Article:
As consumers demand more comfort, podiatrists are writing their own prescriptions for footwear.
In their quest to bring a new level of comfort to consumers, footwear brands are seeking some medical advice. Modern Vintage, Dana Davis and Grasshoppers have each turned to a podiatrist to help them enhance their collections with feel-good features and benefits.
While the podiatrists concentrated on the technology side, they worked together with the designers to strike the right balance between fashion and fit.
The results of their collaborations are heels and wedges updated with extra cushioning and balance, and sneakers that offer maximum support to women.
Here is each brand's prescription for comfort.
Stiletto Rx by Modern Vintage, New York
Doctor on call: Suzanne Levine, New York
Launch: Fall '08
Target customer: Fashion-conscious women of all ages
Retail range: $225 to $495
Distribution: Nordstrom, Shopbop.com, Intermix
Aesthetics: Vintage-inspired designs with a modern vibe, ranging from 2-inch walking heels to sexy 4-inch stilettos. Classic looks from the 1920s through 1980s have been culled by a team of designers, line builders, artists and fashion historians, who scour libraries and vintage shops for inspiration.
Technology: Stiletto Rx builds a long-lasting proprietary cushioning material into the insole and midsole that allows for the redistribution of weight on the bottom of the foot to alleviate pain and burning. To maximize the effect, cushioning is positioned in strategic areas, depending on the style. Typically, a 4-inch pointy-toe pump will require more cushioning at the ball of the foot compared with a 3-inch pump where the pressure is not as great.
Levine's clients' top foot problems: Metatarsalgia, pain and inflammation in the bottom of the foot. "As women age, they gain fat everywhere, but they lose it on the bottom of their feet," Levine said. "This fat is what provides padding."
Worst footwear mistakes among women: Wearing high-heel shoes or ballet slippers particularly styles that are too flat or don't provide sufficient cushioning, Levine said.
Dana Davis, Beverly Hills, Calif.
Doctor on call: Bob Baravarian, Los Angeles
Launch: Spring '09
Target customer: Contemporary women, age 30 and up
Retail range: $315 to $585
Distribution: Amazon.com, Catherine Jane in San Francisco, La Scarpa at The Bellagio in Las Vegas
Aesthetics: Styles ranging from daytime wedges to strappy 3-inch sandals, all detailed in a mix of patents, pearlized kidskin, cashmere suede and matte metallics. Colors are saturated yet soft, focusing on new neutrals that include tangerine, turquoise and lavender.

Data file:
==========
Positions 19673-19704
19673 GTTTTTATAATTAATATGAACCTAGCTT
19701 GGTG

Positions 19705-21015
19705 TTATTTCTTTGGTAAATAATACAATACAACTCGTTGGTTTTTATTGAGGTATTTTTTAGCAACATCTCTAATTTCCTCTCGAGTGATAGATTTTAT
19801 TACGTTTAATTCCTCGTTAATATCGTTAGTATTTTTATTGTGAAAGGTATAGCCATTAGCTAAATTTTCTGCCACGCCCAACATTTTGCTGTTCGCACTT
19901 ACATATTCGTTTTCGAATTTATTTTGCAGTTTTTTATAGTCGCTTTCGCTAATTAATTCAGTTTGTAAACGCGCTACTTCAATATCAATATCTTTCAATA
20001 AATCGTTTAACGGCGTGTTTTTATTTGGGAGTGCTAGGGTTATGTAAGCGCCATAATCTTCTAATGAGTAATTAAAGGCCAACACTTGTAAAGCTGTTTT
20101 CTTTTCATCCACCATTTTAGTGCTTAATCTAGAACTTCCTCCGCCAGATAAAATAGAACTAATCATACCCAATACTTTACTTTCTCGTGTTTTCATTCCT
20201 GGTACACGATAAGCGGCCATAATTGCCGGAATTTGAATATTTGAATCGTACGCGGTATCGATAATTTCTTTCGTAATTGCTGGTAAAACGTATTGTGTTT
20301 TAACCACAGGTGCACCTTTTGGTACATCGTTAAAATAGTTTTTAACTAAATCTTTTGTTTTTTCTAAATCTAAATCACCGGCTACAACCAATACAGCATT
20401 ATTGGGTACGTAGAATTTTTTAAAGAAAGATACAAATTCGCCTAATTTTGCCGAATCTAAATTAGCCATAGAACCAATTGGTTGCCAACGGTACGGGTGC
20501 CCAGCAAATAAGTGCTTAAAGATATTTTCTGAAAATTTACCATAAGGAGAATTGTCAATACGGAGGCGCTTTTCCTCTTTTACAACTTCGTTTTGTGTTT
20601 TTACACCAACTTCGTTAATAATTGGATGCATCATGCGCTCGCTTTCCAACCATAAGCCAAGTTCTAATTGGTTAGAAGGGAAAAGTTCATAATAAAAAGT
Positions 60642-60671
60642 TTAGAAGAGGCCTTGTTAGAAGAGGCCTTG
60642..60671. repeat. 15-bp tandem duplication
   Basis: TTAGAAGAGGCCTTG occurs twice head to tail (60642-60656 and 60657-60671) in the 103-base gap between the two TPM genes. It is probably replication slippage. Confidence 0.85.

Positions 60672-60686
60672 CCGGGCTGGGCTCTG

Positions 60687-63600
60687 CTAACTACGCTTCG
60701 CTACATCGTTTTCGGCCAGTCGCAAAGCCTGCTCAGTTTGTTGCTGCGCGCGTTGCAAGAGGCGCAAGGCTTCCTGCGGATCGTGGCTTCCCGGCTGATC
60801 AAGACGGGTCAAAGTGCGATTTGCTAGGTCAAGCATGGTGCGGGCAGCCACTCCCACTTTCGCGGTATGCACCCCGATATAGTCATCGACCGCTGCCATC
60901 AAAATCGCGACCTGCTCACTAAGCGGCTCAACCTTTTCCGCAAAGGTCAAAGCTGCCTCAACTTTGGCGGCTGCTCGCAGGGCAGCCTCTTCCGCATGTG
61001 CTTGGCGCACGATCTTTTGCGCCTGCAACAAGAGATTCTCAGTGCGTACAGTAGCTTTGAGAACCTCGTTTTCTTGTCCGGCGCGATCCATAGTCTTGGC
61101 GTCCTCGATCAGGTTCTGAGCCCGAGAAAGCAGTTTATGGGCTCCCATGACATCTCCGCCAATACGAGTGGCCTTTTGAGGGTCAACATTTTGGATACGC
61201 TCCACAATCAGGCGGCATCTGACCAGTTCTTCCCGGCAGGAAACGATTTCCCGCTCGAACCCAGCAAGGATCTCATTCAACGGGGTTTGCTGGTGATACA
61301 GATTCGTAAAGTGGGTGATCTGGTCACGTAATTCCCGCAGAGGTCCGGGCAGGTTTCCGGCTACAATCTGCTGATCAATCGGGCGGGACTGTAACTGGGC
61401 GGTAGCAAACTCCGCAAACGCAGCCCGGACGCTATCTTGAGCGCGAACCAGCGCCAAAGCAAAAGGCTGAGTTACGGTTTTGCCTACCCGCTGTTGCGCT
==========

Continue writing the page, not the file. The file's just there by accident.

Technology: A patent-pending, triple-density orthotic helps stabilize the unnatural wobble of the foot. The bottom layer, made of high-density EVA, supports heel, arch and ball-of-foot balance, while the middle layer, made of a medium-density EVA, provides cushioning for moderate support. The top layer of memory polyurethane cushions the entire orthotic.
Baravarian's clients' top foot problems: Metatarsalgia, which can be caused by wearing both heels and flat shoes. "The majority of metatarsal problems occur when the impact load or foot mechanics affect the distribution of weight, causing an overload on a certain area of the foot," Baravarian said. "Uneven weight distribution through the wearing of poorly designed or manufactured shoes is common, exacerbated by the lack of structural support and strategic cushioning."
Worst footwear mistakes among women: "Soft-soled shoes. Leather uppers can be soft, but soles need stability to decrease stress on the foot. Diffused cushioning in the shoe, often offered as a comfort feature, actually puts more stress on the foot. What's important is strategic cushioning in areas of high pressure."
Stretch Tech by Grasshoppers, Lexington, Mass.
Doctor on call: Frank Santopietro, Brookline, Mass.
Launch: Spring '09
Target customer: Baby boomers
Retail price: $65
Distribution: DSW, Gottschalks, Peebles
Aesthetics: Lightweight, athletic-inspired casuals in lace-up and slip-on styles, available in N to WW widths in sizes 5 to 11.
Technology: Grasshoppers combined its existing PureFit comfort system, featuring a Gel-Flex midsole designed to relieve impact pressure, with a removable molded memory foam footbed that provides enhanced cushioning. Uppers are designed with adjustable features, including lacing systems and elastic to hold the foot in place for maximum support. Inside, seams are placed to eliminate foot irritation. Layered on top of the PureFit system are biomechanically designed lasts that enhance the foot's natural range of motion to reduce fatigue and injuries. The polyurethane wedge outsoles help promote stability and correct pronation.
Santopietro's clients' top foot problems: "Heel pain and bruising, arch and ball-of-foot pain, bunions, hammertoes, Achilles tendonitis and other lower-leg tendon problems," Santopietro said. "There are also back issues, such as lower-back pain, aggravated by poor shoes but more commonly related to biomechanical issues."
Worst footwear mistakes among women: "Going barefoot, followed by wearing a low-heel shoe. Wearing a backless shoe can also cause problems because one has to grip with their toes to keep the shoe on. A moderate heel is useful to facilitate the body's natural tendency to fall forward in gait. Many women will try to get the necessary width in the forefoot by buying a longer shoe, resulting in the shoe falling off at the heel. A shoe that's too stiff in the forefoot causes pain from jamming. A loose or stretch fabric system is more beneficial, although the shoe must maintain a snug fit around the ankle or opening."
Schneider-Levy, Barbara. "Medical School." Footwear News 65.5 (2009): 74. General OneFile. Web. 2 Nov. 2009.
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